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Henry George on the scramble to get government favors known as trade “protection” (1886)

The late 19th century American free trader Henry George (1839-1897) dismisses the argument that governments can identify which industries truly deserve government favors like trade protection. Instead we are likely to see a “scramble” for such favors at the pubic trough:

All experience shows that the policy of encouragement, once begun, leads to a scramble in which it is the strong, not the weak; the unscrupulous, not the deserving, that succeed. What are really infant industries have no more chance in the struggle for governmental encouragement than infant pigs have with full grown swine about a meal tub. Not merely is the encouragement likely to go to industries that do not need it, but it is likely to go to industries that can only be maintained in this way …

As an abstract proposition it is not, I think, to be denied that there may be industries to which temporary encouragement might profitably be extended. Industries capable, in their development, of much public benefit have often to struggle under great disadvantages in their beginnings, and their development might sometimes be beneficially hastened by judicious encouragement. But there are insuperable difficulties in the way of discovering what industries would repay encouragement. There are, doubtless, in every considerable community some men of exceptional powers who, if provided at public expense with an assured living and left free to investigate, to invent, or to think, would make to the public most valuable returns. But it is certain that, under any system yet devised, such livings, if instituted, would not be filled by men of this kind; but by the pushing and influential, by flatterers and dependents of those in power or by respectable nonentities. The very men who would give a good return in such places would, by virtue of their qualities, be the last to get them.

So it is with the encouragement of struggling industries. All experience shows that the policy of encouragement, once begun, leads to a scramble in which it is the strong, not the weak; the unscrupulous, not the deserving, that succeed. What are really infant industries have no more chance in the struggle for governmental encouragement than infant pigs have with full grown swine about a meal tub. Not merely is the encouragement likely to go to industries that do not need it, but it is likely to go to industries that can only be maintained in this way, and thus to cause absolute loss to the community by diverting labor and capital from remunerative industries. On the whole, the ability of any industry to establish and sustain itself in a free field is the measure of its public utility, and that “struggle for existence” which drives out unprofitable industries is the best means of determining what industries are needed under existing conditions and what are not. Even promising industries are more apt to be demoralized and stunted than to be aided in healthy growth by encouragement that gives them what they do not earn, just as a young man is more likely to be injured than benefited by being left a fortune. The very difficulties with which new industries must contend not merely serve to determine which are really needed, but also serve to adapt them to surrounding conditions and to develop improvements and inventions that under more prosperous circumstances would never be sought for.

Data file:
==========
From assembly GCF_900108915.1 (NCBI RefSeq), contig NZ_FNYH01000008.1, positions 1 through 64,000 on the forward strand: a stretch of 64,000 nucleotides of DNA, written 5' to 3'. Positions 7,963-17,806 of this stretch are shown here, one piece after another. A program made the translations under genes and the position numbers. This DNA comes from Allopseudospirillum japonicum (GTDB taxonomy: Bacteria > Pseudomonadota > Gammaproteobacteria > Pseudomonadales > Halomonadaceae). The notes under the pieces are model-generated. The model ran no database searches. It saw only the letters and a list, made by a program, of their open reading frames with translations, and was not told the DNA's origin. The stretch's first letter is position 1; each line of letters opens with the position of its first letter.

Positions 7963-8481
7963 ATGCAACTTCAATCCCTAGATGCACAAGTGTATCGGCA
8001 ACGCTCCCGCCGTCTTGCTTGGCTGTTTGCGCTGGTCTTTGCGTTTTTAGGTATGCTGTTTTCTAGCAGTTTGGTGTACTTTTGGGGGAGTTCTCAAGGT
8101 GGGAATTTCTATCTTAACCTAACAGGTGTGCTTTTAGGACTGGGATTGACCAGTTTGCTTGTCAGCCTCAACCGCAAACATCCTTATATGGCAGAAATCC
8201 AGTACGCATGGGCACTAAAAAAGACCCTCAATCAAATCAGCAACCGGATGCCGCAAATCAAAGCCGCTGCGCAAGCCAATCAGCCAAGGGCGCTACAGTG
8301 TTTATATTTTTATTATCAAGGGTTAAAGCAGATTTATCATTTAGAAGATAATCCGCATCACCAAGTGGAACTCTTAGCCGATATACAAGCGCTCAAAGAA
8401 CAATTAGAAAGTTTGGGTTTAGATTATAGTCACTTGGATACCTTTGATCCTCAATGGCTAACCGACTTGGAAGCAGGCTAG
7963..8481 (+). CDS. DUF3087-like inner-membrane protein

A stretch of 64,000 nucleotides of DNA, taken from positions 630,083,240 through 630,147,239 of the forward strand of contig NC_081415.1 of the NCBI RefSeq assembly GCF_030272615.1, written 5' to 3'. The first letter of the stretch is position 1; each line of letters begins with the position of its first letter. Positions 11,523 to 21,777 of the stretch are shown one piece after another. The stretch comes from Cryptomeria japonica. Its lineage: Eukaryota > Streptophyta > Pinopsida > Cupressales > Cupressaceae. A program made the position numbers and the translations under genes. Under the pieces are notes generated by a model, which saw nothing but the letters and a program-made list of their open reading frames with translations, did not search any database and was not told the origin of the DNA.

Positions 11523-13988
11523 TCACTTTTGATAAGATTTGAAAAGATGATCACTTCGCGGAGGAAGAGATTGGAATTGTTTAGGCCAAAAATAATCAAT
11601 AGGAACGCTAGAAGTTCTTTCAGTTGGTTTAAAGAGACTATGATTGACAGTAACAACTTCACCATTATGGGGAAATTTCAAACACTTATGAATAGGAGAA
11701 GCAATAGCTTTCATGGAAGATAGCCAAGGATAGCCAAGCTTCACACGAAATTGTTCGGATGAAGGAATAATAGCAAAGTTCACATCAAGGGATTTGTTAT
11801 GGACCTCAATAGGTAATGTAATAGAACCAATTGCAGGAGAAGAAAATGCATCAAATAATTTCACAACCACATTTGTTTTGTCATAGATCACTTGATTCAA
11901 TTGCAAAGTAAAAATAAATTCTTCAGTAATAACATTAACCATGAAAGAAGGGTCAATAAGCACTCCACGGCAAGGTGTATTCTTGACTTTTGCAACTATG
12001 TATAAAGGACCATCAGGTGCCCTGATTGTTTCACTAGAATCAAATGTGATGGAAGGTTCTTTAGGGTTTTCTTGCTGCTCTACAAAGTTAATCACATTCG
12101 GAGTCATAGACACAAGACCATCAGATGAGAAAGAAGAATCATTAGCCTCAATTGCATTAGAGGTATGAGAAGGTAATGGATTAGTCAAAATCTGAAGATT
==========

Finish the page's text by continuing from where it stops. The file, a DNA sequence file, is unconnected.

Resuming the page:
Thus, while it may be abstractly true that there are industries that it would be wise to encourage, the only safe course is to give to all “a fair field and no favor.” Where there is a conscious need for the making of some invention or for the establishment of some industry which, though of public utility, would not be commercially profitable, the best way to encourage it is to offer a bounty conditional upon success.

About this Quotation:

In this chapter Henry George examines two common arguments for government favours to “protect” industry from competition. One is the “infant industry” argument, and the other is the “support of domestic industry” argument. Concerning the former, he raises the “knowledge problem” which any government faces in trying to identify out of the myriad of existing industries (not to mention the industries which do not yet exist) which one would repay such “investment” on the part of the government (or rather the taxpayers). He also notes that in the pushing and shoving of would-be recipients of such favors the winners are more likely to the politically “influential” and the “flatterers and dependents of those in power.” Concerning the latter, George notes the “malinvestments” or distortions which the trade protection causes. Investments are diverted from more productive and profitable activities and towards industries which may never become profitable without ongoing government support. He concludes that the struggle to survive in an open and free market teaches firms to adapt and improve the services they provide to consumers. The alternative in his view is the prospect of seeing more and more industries behaving like young pigs squabbling over who gets to the food trough first.

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